National Risk Management Research Laboratory, Ground Water and Ecosystems Restoration Division
Dense Non-Aqueous Phase Liquids (DNAPL) are organic liquids comprised of slightly water-soluble chemicals or chemical mixtures that have a density greater than water. DNAPLs may pool atop low permeability layers upon entering the subsurface. Even with the removal or destruction of most pooled DNAPL mass, small amounts of the remaining contaminant, which had been transported into the low permeability layer, can dissolve into flowing groundwater and continue to act as a contamination source for decades. Recently developed models assume that transport in the low permeability zones is strictly diffusive; however, field observations suggest that more mass is stored in the low permeability zones than can be explained by diffusion alone.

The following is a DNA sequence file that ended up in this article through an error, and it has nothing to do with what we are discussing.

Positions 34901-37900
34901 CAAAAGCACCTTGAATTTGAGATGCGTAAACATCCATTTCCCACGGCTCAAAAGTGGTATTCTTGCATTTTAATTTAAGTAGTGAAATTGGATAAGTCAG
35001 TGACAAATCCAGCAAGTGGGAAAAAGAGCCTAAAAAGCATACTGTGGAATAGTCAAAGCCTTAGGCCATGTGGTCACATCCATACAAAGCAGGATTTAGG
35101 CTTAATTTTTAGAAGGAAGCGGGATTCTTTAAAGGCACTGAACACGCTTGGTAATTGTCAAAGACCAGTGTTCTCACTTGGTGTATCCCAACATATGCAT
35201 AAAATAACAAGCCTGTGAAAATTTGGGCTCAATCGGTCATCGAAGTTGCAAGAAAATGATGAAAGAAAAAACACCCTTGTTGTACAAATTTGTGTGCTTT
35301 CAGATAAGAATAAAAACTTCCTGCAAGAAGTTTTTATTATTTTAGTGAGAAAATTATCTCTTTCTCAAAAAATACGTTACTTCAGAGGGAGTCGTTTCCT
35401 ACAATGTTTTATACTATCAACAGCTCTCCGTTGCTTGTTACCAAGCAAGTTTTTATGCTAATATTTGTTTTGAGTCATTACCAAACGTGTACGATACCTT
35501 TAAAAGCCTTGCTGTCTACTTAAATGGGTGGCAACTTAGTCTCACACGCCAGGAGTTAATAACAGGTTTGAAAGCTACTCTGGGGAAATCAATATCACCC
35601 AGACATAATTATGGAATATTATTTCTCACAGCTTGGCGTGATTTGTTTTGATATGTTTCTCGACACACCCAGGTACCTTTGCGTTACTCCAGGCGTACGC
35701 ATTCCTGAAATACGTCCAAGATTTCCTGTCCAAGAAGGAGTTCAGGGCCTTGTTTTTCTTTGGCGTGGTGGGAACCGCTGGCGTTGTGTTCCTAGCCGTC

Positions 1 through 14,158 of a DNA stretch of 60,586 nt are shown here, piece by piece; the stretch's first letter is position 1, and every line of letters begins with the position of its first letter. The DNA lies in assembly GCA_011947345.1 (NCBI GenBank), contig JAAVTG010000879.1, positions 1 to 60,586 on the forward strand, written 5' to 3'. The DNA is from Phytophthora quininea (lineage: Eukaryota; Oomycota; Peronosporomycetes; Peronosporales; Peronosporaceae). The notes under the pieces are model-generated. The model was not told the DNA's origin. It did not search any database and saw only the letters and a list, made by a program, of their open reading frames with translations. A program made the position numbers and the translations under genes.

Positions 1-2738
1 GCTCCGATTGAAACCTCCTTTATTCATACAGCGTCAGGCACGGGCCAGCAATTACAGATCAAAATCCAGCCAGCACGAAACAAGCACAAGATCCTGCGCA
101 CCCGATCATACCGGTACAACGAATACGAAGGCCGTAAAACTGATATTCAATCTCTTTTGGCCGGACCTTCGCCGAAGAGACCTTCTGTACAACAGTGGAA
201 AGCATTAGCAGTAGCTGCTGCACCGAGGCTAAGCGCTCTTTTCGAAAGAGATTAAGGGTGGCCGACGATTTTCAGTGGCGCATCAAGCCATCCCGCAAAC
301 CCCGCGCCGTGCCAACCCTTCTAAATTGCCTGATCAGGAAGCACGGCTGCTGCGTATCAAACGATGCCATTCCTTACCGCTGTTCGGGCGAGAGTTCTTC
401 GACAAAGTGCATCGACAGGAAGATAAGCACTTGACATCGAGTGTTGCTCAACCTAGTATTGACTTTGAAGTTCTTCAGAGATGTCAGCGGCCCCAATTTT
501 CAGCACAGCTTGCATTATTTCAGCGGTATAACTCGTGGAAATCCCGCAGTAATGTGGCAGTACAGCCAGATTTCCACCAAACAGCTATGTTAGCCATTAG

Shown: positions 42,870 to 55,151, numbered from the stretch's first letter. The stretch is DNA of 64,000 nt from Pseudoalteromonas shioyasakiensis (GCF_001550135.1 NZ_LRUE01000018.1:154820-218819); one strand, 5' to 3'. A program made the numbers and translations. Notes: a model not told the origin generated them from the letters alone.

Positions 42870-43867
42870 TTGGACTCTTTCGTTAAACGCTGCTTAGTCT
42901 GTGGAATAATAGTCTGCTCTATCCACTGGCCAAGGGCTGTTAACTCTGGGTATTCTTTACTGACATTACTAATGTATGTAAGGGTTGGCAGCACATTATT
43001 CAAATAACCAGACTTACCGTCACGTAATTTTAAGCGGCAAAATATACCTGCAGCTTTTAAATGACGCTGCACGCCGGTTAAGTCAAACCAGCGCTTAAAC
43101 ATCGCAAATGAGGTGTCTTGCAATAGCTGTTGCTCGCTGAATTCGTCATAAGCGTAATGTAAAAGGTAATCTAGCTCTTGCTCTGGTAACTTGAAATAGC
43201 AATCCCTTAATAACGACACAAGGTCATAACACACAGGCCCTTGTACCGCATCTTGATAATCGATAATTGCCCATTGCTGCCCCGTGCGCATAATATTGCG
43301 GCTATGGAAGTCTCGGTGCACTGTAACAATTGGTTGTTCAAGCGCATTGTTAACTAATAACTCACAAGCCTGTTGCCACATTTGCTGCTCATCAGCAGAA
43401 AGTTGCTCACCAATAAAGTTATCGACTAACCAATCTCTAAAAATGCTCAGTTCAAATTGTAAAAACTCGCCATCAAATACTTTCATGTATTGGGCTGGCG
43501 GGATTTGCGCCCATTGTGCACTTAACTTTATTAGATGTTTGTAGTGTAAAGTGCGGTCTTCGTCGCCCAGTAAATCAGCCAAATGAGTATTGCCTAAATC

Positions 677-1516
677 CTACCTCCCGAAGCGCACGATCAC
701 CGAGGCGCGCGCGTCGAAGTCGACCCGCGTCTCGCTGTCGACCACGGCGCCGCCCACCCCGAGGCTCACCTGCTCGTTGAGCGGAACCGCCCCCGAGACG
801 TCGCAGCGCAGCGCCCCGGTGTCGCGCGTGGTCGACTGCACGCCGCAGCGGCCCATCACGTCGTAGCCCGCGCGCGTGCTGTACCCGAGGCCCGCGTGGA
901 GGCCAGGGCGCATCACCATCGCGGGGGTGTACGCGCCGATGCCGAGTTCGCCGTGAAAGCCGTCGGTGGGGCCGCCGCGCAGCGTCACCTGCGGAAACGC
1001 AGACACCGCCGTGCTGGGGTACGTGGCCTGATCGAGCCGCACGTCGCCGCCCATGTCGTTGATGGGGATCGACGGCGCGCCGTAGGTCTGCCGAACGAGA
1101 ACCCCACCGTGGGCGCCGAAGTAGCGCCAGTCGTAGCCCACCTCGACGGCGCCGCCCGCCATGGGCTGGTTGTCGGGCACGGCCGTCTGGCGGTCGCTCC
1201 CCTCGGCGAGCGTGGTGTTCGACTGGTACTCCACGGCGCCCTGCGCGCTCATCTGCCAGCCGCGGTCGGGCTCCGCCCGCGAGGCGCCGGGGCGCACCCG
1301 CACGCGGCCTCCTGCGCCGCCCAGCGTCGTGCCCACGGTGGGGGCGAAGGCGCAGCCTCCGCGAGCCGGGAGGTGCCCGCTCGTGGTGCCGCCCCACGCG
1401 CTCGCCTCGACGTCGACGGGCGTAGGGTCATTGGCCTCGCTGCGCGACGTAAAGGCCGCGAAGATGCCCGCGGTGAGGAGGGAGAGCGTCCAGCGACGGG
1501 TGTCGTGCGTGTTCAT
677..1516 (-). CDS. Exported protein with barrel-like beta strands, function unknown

This research will use numerical simulation to study remediation process at contaminated sites characterized by preferential pathways (high-permeability layers) interacting with surrounding low-permeability zones. The specific tasks include (1) DNAPL dissolution kinetics in source area, (2) fate and transport in high permeability zone, (3) incorporating the mass transfer into the low permeability zones, (4) estimating the time scale of back diffusion, and (5) understanding the effects of site conditions on natural attenuation processes in an aquifer system underlain by an aquitard with micro-fractures.
Huang J, Goltz M: Journal of Hydrologic Engineering (19)5: 1053-1058, 2014
Brown GH, et al: Aquitard contaminant storage and flux resulting from dense nonaqueous phase liquid source zone dissolution and remediation. Water Resources 48, W06531, doi:10.1029/2011WR011141, 2012
Huang J, Christ JA, Goltz MN: Analytical solutions for efficient interpretation of single-well push-pull tracer tests. Water Resources 46, W08538, doi:10.1029/2008WR007647, 2010
Groundwater; Flow; Transport; Modeling; Nonaqueous phase liquid; Remediation; Optimization;